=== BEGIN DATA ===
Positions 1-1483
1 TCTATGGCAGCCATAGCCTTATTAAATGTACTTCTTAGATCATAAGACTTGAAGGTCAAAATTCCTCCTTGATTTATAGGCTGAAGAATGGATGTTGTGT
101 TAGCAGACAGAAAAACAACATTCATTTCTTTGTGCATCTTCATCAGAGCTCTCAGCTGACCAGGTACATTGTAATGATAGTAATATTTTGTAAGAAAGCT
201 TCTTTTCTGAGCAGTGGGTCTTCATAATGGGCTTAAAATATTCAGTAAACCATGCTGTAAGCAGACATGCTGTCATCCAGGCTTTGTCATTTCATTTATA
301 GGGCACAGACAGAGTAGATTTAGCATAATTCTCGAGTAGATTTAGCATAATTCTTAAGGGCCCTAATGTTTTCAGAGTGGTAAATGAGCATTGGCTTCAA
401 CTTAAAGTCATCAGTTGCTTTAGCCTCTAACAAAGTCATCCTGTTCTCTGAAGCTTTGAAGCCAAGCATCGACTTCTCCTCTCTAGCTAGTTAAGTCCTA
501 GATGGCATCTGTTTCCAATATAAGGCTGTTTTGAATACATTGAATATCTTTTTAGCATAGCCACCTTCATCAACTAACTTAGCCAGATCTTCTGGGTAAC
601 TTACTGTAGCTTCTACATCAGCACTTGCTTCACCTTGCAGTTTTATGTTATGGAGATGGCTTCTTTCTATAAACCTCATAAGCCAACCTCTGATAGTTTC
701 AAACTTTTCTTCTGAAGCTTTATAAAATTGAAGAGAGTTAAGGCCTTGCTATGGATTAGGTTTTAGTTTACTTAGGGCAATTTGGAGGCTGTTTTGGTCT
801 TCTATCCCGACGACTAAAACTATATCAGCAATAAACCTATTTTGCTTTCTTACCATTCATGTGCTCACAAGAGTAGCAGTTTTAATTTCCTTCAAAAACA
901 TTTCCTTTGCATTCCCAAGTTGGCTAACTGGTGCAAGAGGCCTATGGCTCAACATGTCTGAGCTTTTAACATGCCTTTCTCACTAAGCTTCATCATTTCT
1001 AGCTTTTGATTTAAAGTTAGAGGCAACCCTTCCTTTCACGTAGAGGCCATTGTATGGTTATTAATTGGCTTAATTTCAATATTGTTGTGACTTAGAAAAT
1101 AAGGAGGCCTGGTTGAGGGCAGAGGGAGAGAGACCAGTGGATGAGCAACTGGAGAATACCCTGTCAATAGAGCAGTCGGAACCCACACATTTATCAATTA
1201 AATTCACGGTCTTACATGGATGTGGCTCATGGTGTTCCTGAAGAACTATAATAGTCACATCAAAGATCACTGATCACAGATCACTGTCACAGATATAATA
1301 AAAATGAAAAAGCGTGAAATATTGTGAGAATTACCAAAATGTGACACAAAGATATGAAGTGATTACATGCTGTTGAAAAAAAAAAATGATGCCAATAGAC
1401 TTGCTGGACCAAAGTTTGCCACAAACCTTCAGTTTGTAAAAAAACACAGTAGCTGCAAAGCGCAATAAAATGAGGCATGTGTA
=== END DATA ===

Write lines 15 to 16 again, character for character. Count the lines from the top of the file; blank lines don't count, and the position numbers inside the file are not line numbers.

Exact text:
1301 AAAATGAAAAAGCGTGAAATATTGTGAGAATTACCAAAATGTGACACAAAGATATGAAGTGATTACATGCTGTTGAAAAAAAAAAATGATGCCAATAGAC
1401 TTGCTGGACCAAAGTTTGCCACAAACCTTCAGTTTGTAAAAAAACACAGTAGCTGCAAAGCGCAATAAAATGAGGCATGTGTA